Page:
- Japan doesn’t have a Silicon Valley, but it has something similar.
- The innovative minds of Japan are underground. There are cultural reasons for this.
- Investors willing to dig deeper ought to come across interesting opportunities, both in startups and existing small and mid-size enterprises.
If you are well-versed in the startup scene and also looking into Japan, you’ve probably already read a half dozen articles about the country’s lack of innovative minds. After a quick Google Search, it’ll be clear to anybody that, no, Japan doesn’t have a Silicon Valley. Even with recent record-level venture capital (VC) funding in Japan, Silicon Valley still raises 50 times more cash for startups.
And so, naturally, freaking out about the lack of young disruptive startups ensue. Then the idea of changing Japan, along with critiques about the generally risk-averse culture come along as well. To a cultural observer, however, this is akin to freaking out that Japan isn’t very American. For most Japanese, jumping into the limelight is uncomfortable, and culture plays a part in this.
Japanese group orientation
Comparing the US to Japan is sort of a stretch. Japanese culture is highly group oriented, and particularly so when compared to the United States. If you were one of the half dozen or so Americans in the student exchange program in my high school (in Japan), you would’ve noticed the contrast pretty quickly.
Grade 1, Class 9, Number 17. That was my “classification” in 10th grade. Whenever there was a school-wide announcement or event, all students gathered in the gym. My class was the 9th column from the right, and I was in the 17th row from the front, every single time for the entire year. This is a small part of the experience you get at a Japanese high school in Okinawa, which is arguably the most relaxed in terms of “Japanese-ness” in the entire country.
Somebody smart once said a picture is worth a thousand words:
If you are half Japanese (like me), then you are probably one of the two bottom stickers left out in the picture above. This makes for some interesting life experiences, getting you comfortable about being different at an early age. However, if you are “pure” Japanese, stepping outside of the group can be intimidating.
This isn’t to say there aren’t any Japanese individuals who strive under the limelight, just that there are fewer than you’d find in the US, or most other western countries.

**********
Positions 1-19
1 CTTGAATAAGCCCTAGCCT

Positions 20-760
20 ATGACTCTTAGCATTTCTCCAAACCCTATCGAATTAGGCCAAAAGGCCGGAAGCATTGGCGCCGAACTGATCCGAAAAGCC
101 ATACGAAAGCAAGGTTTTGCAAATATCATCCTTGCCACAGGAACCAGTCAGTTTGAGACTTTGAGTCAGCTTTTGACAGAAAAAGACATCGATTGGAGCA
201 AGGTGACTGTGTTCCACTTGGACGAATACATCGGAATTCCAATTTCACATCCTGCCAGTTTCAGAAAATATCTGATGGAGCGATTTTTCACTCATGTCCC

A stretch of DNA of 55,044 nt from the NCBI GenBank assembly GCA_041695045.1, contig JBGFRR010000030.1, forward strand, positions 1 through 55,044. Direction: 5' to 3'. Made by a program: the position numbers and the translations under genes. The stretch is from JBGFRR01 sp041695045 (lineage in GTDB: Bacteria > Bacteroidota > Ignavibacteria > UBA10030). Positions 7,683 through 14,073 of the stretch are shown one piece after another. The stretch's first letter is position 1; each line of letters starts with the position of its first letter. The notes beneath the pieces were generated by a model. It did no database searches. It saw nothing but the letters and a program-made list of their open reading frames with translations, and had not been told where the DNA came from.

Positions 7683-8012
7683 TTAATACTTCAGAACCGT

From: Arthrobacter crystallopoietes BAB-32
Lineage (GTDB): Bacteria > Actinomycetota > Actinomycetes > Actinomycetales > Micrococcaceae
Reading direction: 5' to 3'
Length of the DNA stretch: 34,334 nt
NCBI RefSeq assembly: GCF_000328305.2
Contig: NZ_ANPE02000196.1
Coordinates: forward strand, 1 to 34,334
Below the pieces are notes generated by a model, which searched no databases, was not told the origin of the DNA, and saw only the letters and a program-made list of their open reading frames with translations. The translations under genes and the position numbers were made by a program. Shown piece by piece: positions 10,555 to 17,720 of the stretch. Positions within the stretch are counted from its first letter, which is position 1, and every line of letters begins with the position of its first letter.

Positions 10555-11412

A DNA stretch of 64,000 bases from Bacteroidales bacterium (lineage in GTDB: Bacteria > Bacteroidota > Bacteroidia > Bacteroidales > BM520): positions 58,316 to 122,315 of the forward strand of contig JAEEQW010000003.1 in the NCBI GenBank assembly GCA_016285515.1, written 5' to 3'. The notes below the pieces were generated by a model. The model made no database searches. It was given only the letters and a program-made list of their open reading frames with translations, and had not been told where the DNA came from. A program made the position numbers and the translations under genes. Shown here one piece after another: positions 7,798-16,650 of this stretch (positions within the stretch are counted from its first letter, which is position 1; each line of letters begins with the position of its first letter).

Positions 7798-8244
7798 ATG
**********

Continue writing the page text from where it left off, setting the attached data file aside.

The Japanese “startup”
So let’s say you’re Japanese, brave enough to step out of line, and don’t mind the cultural perception toward failure (in case that happens). Chances are, you’re working for an employer and would like to try out a few things in your free time before going full-blown entrepreneur. Before you ever realize revenues as a weekend warrior, your employer is likely to stand in the way. Japanese companies often do not allow employees to engage in side businesses (副業 – “fukugyo” in Japanese). Fortunately, some big companies – like Nissan (2009), Softbank (2017), Konica Minolta (2017), and others started allowing side businesses. Still, the practice is generally restrictive in nature, often requiring employees to get permission from the employer.
Both with the real barriers and the cultural context, it would be strange to expect the sort of disruptive “out of line” startups that are the rave in the US, coming out of Japan. At least not with the way Japanese business works today. That doesn’t mean the skills, expertise, and innovative minds don’t exist. It just means you need to dig deeper to find it.
For example, I recently had the opportunity to chat with the organizer behind Buffett Code, a value-oriented Japanese website providing screening tools for Japanese retail investors. They’ve got a team of volunteers diligently working to further build the tools. You would never know this unless you speak Japanese and take the time to get to know them. Why? Their names aren’t anywhere on the website. The about page describes why they started, what tools they offer, and other information, but nothing about who is involved.
And then you have another layer of “startups”. Don’t be too quick to discount existing Japanese small and mid-sized businesses. According to Tim Romero (Disrupting Japan), startups and large enterprises are not the future of innovation in Japan. Mid-size enterprises are the likely source of the bulk of future innovation, mostly because of the shift in Keiretsu dynamics.
The bottom line
The innovative minds of Silicon Valley often hit the headlines on the internet and elsewhere. However, you won’t find too many of Japan’s innovative minds out in the open. There are cultural reasons for this. There is more talent than meets the eye. Investors willing to dig deeper ought to come across interesting opportunities, both in startups and in existing small and mid-size enterprises. If I were you, I’d start by listening in on Tim Romero’s podcast over at Disrupting Japan.
P.S. – The folks at Buffett Code haven’t decided whether they want to make their tools available in English. Personally, I think their investment tools are a huge positive for the investment community, and even more if available in English. I don’t think anybody at Buffett Code speak English, but if screening tools and financial data downloads for Japanese equities sounds like something you’d want, make sure they know! Start by following them on Twitter (and maybe even harass them with likes, comments and messages).
Author: Kenkyo Investing
Kenkyo Investing applies a value investing approach to Japanese equities, providing insights that are often unavailable to non-Japanese speakers.